News ID: 233926
Published: 0314 GMT November 07, 2018

Bangladesh ruling party rejects opposition plea for caretaker government

Bangladesh ruling party rejects opposition plea for caretaker government

Bangladesh's ruling party has rejected an opposition party's demand for formation of a caretaker government ahead of upcoming elections due to be held in December.

A senior official from Prime Minister Sheikh Hasina’s Awami League party said on Wednesday that the demand was unconstitutional, according to

"Our prime minister told them there is no provision in our constitution to form such a caretaker government," said Obaidul Quader, the ruling party's secretary general.

Quader also assured that the Awami League would ensure a level playing field by preventing ministers from using government buildings or vehicles for the next three months.

The opposition Bangladesh Nationalist Party (BNP) of former prime minister Khaleda Zia, however, says the formation of a caretaker setup is essential for a free and fair general election.

BNP Secretary General Mirza Fakhrul Islam Alamgir said that the party and its allies were still undecided whether to participate in the December election.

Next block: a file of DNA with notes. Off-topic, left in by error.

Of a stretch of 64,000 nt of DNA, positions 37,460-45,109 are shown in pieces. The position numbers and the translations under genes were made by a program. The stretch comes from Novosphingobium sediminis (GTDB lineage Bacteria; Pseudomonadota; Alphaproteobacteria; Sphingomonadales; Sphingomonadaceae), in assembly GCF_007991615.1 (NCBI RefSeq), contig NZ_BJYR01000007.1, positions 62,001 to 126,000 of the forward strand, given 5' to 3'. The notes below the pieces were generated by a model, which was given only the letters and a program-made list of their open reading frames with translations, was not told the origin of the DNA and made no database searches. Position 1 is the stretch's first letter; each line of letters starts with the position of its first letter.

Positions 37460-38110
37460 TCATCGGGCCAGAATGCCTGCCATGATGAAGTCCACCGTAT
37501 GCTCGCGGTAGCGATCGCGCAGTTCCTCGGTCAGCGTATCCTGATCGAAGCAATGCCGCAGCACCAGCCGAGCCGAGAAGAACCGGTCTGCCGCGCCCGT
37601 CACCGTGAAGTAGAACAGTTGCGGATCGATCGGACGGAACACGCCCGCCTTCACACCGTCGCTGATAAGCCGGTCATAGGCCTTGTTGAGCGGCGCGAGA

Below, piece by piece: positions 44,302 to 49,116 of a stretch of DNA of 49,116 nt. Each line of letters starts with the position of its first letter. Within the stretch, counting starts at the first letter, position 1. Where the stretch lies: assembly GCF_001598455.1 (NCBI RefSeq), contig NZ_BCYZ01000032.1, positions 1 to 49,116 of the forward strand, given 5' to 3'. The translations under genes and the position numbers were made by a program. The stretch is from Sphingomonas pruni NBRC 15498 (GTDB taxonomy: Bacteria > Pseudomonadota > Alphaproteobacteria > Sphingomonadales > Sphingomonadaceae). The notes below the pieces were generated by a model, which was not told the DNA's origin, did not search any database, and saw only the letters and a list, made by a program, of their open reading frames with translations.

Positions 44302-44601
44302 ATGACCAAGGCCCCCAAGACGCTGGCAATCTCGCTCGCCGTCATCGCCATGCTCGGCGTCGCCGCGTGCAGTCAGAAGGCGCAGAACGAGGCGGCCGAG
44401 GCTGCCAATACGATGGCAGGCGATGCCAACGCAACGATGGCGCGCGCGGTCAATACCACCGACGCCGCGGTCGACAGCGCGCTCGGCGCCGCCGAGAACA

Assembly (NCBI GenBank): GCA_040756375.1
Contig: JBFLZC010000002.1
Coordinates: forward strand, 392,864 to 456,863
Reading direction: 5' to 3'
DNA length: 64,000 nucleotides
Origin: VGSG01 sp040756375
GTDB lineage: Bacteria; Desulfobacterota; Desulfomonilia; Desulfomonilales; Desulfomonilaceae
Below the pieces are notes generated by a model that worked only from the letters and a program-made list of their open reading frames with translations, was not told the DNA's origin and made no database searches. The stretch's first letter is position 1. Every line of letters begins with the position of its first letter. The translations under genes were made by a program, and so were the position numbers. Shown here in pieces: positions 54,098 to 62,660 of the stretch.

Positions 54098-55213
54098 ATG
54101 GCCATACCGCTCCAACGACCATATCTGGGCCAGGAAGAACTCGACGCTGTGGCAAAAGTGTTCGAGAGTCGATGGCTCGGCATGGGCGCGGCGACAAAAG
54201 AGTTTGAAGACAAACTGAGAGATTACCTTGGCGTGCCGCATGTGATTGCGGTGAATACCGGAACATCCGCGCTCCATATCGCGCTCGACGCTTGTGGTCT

The BNP also pressed for a caretaker government at the last general election in 2014.  When that demand was not met, it boycotted the poll.

The developments come as the BNP is in disarray after the jailing of its chief on corruption charges. The BNP says its leader has been jailed on trumped-up charges to keep her out of politics.

The ruling party on Wednesday also rejected BNP demands to reconsider Zia's sentence, which was doubled to 10 years on October 30.

"We told them the High Court already announced its verdict about Khaleda Zia," Quader said.

Zia was jailed in February after being convicted along with her son and aides of embezzling 253,000 dollars in foreign donations received by an orphanage trust set up when she was last prime minister — from 2001 to 2006. Zia has denied any wrongdoing.

Premier Sheikh Hasina and Zia have nursed a long and bitter rivalry as they have dominated politics in poverty-stricken Bangladesh for more than two decades.

Some say the incumbent premier views Zia and the BNP as the main threat to her rule in Bangladesh, a country of 160 million, mostly Muslims.

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